Straubing, which is now a Stadtkreis in the Land of Bayern, stands on the right bank of the Danube below Regensburg and above Passau, and was the capital of one of the divisions of the Duchy of Lower Bavaria made in 1351. Today the region around the town on both banks of the Danube form the Landkreis of Straubing-Bogen.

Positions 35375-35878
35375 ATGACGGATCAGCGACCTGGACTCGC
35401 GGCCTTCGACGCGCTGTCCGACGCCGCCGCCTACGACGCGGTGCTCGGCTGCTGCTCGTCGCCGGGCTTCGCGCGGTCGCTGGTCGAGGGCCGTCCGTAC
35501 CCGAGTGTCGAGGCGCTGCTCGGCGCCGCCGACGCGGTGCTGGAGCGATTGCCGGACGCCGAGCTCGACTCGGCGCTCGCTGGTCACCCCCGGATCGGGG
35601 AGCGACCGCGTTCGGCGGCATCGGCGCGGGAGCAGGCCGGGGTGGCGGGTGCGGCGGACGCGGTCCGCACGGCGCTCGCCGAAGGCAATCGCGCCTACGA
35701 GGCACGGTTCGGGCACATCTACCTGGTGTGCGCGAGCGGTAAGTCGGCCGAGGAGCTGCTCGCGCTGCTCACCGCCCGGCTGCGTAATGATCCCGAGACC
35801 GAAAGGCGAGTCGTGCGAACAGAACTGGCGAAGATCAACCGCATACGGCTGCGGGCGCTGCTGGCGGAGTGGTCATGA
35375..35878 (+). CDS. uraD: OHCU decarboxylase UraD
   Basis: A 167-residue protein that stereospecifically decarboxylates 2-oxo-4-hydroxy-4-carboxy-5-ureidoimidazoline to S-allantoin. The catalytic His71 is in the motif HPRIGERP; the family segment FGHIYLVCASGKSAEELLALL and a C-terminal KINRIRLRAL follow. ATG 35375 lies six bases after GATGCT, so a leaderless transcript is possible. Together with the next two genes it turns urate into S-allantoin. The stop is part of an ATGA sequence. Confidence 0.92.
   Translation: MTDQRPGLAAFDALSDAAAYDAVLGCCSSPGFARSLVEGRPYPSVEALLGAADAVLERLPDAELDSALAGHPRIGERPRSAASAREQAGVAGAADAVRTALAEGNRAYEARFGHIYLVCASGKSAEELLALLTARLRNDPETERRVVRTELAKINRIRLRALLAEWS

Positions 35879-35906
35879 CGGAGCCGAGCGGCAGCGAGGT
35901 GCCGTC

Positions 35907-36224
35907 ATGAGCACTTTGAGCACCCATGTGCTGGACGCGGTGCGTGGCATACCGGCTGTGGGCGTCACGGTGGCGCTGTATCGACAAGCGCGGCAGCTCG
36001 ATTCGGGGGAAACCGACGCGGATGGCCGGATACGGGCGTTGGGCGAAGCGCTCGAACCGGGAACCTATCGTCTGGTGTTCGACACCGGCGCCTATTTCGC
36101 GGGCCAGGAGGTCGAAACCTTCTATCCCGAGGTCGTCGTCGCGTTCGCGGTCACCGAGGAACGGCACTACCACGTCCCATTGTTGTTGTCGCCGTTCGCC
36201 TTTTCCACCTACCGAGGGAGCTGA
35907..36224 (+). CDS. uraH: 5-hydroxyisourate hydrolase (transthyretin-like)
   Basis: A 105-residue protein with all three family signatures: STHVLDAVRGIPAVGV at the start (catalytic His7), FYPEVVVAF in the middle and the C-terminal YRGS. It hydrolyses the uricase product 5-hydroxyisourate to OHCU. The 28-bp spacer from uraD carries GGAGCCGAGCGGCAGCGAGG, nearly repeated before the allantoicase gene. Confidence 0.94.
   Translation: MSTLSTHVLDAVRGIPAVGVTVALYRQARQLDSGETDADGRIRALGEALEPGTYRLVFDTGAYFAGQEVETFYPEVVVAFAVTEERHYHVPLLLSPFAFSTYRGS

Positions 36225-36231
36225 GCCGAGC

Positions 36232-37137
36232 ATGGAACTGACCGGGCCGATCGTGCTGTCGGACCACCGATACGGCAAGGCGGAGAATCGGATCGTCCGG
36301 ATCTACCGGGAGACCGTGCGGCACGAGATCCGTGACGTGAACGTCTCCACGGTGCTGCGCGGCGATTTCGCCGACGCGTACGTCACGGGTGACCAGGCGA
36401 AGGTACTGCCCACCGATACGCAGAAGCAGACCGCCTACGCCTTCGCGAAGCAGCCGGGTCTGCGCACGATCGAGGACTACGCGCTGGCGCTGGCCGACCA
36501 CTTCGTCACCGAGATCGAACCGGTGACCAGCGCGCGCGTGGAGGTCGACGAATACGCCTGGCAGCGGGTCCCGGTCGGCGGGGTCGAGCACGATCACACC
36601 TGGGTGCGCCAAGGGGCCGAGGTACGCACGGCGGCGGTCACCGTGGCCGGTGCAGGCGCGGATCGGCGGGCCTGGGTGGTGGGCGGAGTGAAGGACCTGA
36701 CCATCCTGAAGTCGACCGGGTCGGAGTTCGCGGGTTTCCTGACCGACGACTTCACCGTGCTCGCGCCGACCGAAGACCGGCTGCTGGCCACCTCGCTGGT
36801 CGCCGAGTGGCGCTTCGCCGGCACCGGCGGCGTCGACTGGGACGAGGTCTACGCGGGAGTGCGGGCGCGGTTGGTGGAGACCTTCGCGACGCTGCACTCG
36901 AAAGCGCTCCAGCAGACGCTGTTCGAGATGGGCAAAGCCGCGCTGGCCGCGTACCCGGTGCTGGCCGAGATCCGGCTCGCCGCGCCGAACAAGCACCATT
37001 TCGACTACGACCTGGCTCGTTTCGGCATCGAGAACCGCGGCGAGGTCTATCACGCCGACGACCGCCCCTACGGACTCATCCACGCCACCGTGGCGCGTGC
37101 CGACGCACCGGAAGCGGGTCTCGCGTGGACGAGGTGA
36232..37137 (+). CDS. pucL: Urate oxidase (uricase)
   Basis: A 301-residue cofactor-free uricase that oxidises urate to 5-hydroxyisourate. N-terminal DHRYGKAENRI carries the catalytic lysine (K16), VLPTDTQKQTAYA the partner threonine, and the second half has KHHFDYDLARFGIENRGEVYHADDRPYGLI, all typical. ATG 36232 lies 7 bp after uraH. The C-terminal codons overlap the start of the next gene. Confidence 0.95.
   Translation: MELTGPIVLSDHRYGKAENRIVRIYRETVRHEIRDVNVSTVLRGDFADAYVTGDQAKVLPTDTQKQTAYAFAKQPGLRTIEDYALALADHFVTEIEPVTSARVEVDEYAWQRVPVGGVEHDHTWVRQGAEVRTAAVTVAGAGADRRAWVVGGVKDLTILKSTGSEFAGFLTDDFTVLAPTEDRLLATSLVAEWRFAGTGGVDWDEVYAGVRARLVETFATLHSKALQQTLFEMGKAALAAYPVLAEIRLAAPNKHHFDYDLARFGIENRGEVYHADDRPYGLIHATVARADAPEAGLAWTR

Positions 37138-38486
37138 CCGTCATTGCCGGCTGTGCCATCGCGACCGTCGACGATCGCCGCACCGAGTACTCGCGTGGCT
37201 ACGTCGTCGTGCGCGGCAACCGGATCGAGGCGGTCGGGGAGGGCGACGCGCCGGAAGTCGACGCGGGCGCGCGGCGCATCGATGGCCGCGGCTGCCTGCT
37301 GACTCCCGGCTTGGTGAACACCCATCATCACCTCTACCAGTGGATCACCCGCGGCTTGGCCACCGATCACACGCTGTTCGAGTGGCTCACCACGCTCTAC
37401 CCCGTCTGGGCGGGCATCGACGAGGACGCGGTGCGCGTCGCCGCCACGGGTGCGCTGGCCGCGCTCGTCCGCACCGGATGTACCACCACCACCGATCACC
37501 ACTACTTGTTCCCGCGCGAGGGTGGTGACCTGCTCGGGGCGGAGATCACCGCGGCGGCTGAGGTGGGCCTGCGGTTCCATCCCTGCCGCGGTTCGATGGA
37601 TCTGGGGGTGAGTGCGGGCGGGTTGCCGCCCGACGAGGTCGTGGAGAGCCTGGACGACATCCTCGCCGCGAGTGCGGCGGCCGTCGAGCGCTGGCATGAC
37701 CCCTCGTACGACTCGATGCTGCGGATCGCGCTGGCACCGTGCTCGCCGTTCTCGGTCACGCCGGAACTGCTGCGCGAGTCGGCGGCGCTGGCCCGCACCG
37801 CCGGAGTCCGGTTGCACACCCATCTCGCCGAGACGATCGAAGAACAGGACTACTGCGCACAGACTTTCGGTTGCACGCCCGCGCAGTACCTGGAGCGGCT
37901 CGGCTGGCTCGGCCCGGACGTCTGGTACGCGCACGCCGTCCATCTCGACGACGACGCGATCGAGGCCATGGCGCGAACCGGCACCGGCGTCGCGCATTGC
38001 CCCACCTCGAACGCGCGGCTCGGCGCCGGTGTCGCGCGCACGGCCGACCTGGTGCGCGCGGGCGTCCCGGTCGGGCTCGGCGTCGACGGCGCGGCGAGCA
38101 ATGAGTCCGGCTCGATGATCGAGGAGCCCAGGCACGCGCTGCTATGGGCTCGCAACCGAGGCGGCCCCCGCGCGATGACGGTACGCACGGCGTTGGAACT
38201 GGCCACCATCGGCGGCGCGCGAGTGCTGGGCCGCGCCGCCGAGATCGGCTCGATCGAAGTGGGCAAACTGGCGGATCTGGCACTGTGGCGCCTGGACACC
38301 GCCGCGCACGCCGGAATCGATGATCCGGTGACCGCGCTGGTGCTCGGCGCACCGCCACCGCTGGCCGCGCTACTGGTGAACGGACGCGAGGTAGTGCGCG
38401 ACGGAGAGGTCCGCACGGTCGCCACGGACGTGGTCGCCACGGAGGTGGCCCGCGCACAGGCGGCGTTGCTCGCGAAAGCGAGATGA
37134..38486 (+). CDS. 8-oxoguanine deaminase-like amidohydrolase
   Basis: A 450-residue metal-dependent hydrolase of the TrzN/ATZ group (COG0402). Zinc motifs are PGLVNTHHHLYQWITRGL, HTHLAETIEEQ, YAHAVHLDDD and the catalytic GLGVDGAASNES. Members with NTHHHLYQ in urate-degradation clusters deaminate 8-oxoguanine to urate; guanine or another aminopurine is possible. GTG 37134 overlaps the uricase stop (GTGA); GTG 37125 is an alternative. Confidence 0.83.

In 1351 the Duchy was held by two of the sons of Louis IV’s second marriage with Margaret, the Countess of Holland and Hainault. The elder of the two, William V, succeeded her in those Counties in 1356. He went mad and his younger brother Albert I ruled in the Netherlands and in Straubing as Regent and eventually in his own right. With the death of Albert’s younger son the line died out in 1425 and the Duchy was divided among the remaining Bavarian Dukes. Straubing itself was governed by Albert III, the heir to Bavaria-Munich, and it was at Straubing that his first wife, Agnes Bernauer, a commoner by birth, was drowned after a legal process begun by his enraged father, Duke Ernest.